Introducing the Workwear Suit
The suit isn’t dead—it’s just made out of canvas now.
This year, workwear did something weird: It became fashion. Heritage brands started to be as sought after as the most hyped streetwear drops. Stylish guys today mix Comme des Garçons and Carhartt with newfound aplomb, and red-hot labels like Alyx and Vetements are collaborating with heritage brands like Dickies and Champion. If menswear is trending toward durable and dressed-down right now, the tailored suit remains a necessity among the formal office 9-to-5 set. (Not every guy can sport chore coats and work pants at the office.) Now, though, the twin poles of modern workwear seem to have collided: Guys across the globe are giving the suit a duck-canvas-and-rivets remix, and wearing matching work-inspired threads as quasi-suits. The world of menswear has turned well and truly upside down—and it looks pretty damn good.
French label Le Mont St Michel is famous for its iconic three-pocket work jacket, which it’s been manufacturing since 1913. The piece is unlined and unadorned—but when worn with a pair of matching pants, the garment gives off the aura of something much more elegant. (Just avoid doing this in a shade of Kelly green, unless you want to wear the official uniform of sanitation workers in Paris.) With the right amount of confidence, you could probably wear the combination to a formal event without anyone being the wiser. Nervier brands are following the example. The latest collection from Americana-inspired Japanese label Engineered Garments, meanwhile, features a mandarin-collared twill overshirt and matching pants, both in a shade of deep olive green. Acne Studios offers dark navy chino trousers and a similarly shaded utility jacket. Other more wallet-friendly labels like COS and Need Supply’s in-house brand offer a variety of chore coats and trousers that can be seamlessly paired together as a matching set.
In addition to longstanding labels and beloved menswear brands putting out workwear staples, a younger generation is also making its mark on the style. Bonne, the Amsterdam-based label started by stylist-turned-designer Bonne Reijn, makes not-so-precious suits designed for everyday wear. The work-inspired garments, which are carried by downtown-cool retailers like Opening Ceremony, are unisex and made of a heavy cotton fabric that’s sturdy but soft and are sold as a set. “I really wanted to make clothing that serves as many different styles and backgrounds as possible,” Reijn says. “My challenge was really to make something that would fit as many people as possible.” The designer mentions his desire to make clothes is much more “social commentary than fashion” in his eyes. “My utopia would be that everybody would wear the same thing and we would judge people based on personality and not the fact that they were certain brands,” he explains. And it’s an interesting notion: A singular suit that can be worn by mechanics and accountants alike. It might feel more dystopian, if not for the fact that you can wear yours with a tie, or just a T-shirt.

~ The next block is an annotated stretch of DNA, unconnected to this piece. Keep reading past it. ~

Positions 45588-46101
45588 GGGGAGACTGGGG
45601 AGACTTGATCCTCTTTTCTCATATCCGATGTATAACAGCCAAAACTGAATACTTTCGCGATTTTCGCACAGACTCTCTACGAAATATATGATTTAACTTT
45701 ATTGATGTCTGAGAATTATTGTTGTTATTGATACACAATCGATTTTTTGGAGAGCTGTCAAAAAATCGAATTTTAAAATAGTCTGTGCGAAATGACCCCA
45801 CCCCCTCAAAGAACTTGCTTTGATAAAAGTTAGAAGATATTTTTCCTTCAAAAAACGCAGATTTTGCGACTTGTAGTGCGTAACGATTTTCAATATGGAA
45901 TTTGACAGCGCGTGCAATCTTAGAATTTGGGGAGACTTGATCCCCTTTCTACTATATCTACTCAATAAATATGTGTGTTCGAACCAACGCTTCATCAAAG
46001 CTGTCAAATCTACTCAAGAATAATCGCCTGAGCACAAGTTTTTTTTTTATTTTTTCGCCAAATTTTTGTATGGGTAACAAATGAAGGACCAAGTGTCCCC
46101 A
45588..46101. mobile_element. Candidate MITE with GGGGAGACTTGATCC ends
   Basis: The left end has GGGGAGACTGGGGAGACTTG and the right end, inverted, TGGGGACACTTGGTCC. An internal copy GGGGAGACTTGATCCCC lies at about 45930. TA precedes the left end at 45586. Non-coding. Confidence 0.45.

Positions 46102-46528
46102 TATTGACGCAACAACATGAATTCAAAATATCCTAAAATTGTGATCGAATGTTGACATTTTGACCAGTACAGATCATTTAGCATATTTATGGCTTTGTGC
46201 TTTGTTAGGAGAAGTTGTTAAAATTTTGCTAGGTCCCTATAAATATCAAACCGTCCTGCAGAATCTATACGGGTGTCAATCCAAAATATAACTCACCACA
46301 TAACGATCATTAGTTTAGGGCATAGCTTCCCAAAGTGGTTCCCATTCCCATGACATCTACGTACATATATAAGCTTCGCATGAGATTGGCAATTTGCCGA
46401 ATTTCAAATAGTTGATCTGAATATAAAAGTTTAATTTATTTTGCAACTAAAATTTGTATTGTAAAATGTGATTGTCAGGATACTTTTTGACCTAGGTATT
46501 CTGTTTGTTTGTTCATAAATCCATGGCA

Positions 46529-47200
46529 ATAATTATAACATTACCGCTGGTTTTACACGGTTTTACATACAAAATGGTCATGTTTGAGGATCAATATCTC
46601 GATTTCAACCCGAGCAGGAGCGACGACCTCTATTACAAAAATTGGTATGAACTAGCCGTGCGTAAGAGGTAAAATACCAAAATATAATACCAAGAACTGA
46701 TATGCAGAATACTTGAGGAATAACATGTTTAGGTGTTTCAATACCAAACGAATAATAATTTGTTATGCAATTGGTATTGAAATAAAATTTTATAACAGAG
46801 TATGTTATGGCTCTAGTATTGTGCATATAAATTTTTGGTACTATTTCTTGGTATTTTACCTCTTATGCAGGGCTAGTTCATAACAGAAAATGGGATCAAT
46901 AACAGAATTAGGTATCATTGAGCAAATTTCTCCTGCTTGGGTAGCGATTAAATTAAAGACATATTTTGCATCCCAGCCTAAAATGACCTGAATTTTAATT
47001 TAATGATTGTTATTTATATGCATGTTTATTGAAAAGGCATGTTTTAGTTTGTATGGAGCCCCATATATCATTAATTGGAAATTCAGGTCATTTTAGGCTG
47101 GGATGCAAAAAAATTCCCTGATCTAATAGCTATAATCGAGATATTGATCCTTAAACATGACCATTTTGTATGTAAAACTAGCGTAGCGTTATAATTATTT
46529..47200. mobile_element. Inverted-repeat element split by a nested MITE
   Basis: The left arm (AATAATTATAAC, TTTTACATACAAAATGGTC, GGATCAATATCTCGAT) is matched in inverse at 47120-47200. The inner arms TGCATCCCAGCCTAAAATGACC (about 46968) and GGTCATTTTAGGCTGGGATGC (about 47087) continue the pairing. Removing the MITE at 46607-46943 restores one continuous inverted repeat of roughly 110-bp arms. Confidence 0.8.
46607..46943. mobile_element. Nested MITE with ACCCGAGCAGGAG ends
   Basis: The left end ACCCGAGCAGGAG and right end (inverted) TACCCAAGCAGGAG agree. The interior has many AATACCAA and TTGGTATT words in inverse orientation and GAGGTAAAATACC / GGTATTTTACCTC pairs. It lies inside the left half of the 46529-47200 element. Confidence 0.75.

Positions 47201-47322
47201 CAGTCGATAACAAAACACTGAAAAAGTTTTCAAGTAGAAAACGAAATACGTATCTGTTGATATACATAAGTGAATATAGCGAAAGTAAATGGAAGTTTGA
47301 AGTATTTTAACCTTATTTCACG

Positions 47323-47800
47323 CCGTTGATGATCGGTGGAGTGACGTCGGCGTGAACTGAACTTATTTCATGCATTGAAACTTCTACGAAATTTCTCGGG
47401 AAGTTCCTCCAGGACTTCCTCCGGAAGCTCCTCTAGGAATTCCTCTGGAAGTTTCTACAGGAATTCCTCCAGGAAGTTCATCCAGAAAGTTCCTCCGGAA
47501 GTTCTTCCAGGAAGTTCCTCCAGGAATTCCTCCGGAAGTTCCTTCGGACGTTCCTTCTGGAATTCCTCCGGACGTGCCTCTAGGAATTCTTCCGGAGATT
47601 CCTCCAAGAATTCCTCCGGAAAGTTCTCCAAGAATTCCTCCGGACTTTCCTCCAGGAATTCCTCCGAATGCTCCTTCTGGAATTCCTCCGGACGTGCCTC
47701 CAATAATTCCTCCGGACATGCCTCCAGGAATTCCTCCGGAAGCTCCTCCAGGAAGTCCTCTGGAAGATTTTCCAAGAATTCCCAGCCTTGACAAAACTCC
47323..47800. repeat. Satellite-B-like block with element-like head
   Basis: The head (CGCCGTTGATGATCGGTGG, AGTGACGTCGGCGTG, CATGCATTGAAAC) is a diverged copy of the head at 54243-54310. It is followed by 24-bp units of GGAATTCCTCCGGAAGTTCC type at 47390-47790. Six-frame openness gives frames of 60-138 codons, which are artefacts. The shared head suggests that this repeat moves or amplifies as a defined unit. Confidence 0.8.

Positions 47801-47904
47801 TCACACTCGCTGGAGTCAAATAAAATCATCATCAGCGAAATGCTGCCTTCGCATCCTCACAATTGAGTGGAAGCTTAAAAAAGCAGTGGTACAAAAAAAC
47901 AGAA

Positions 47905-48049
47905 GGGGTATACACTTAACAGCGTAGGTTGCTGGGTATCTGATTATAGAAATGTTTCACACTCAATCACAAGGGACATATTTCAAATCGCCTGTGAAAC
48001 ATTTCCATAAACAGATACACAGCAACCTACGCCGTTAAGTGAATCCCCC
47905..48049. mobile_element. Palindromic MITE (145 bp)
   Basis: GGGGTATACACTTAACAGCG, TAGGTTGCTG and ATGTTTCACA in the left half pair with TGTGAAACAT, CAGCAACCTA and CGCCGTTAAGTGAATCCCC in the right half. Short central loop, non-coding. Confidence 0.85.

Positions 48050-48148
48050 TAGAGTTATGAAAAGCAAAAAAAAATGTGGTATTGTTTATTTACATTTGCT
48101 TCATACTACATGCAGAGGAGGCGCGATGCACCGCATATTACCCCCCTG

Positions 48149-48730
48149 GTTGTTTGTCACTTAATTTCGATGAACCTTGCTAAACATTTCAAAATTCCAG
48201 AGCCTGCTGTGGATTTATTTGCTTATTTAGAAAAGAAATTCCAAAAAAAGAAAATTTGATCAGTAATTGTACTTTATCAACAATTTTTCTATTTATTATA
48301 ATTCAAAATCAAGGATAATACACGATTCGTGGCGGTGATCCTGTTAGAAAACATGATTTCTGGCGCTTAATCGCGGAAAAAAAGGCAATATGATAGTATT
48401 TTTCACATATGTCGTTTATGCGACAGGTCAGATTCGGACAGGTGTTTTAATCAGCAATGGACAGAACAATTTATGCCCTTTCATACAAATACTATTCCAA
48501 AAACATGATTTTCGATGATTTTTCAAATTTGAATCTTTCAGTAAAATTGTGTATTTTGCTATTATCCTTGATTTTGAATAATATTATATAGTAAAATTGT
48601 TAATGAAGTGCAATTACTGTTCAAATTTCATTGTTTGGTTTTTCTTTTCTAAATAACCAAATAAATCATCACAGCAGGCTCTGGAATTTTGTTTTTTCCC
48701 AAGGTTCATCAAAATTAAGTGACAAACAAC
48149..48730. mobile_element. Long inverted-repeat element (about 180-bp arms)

The editors, fashion insiders, and cool kids at Spring-Summer 2019’s biggest menswear shows in Milan, Paris, and New York gravitated toward work jackets and durable pants, often pairing the two together as if they were a matching two-piece suit. The fit of both garments usually skews more relaxed and less clean-cut than typical tailoring, but the end result is still sharp and deliberate. Bergdorf Goodman’s men’s fashion director and street-style favorite Bruce Pask was photographed at Paris Fashion Week wearing a deep navy work jacket, ultra-wide trousers, and white sneakers. Josh Peskowitz, co-founder of Magasin in Los Angeles and a well-known menswear figure, can usually be caught dressing up a typical chore jacket of the major fashion shows. Even a quick perusal of GQ’s own street-style coverage reveals matching workwear-style jackets and pants worn in a similar manner, with broad colors ranging from soft lavender to pinstripe blue.
The chore coat has been around for over a century, worn by iconic style figures like the late, great fashion photographer Bill Cunningham as well as today’s current menswear class. It’s long had a quiet presence in how men dress—perfect for any guy who wants a jacket that’s as utilitarian as it is fashionable—but has surged in popularity alongside the booming workwear trend. The rise of idiosyncratic trousers and the slow death of the skinny jean have both paved the way for pants that are full of delightful fits, crops, and hems. Combine the two and you can fabricate your own workwear-inspired suit of sorts for a look that feels closer to rugged American style than fine Italian tailoring. During a time when a Carhartt chore coat is deemed just as en vogue as a Brioni blazer, the workwear suit feels just as subversive as it is sharp. It may never be shown on the runway but is instead found on the everyday streets, worn by men from all walks of life. Not to mention that it’s one hell of a way to look dapper without actually dressing up.
MORE STORIES LIKE THIS ONE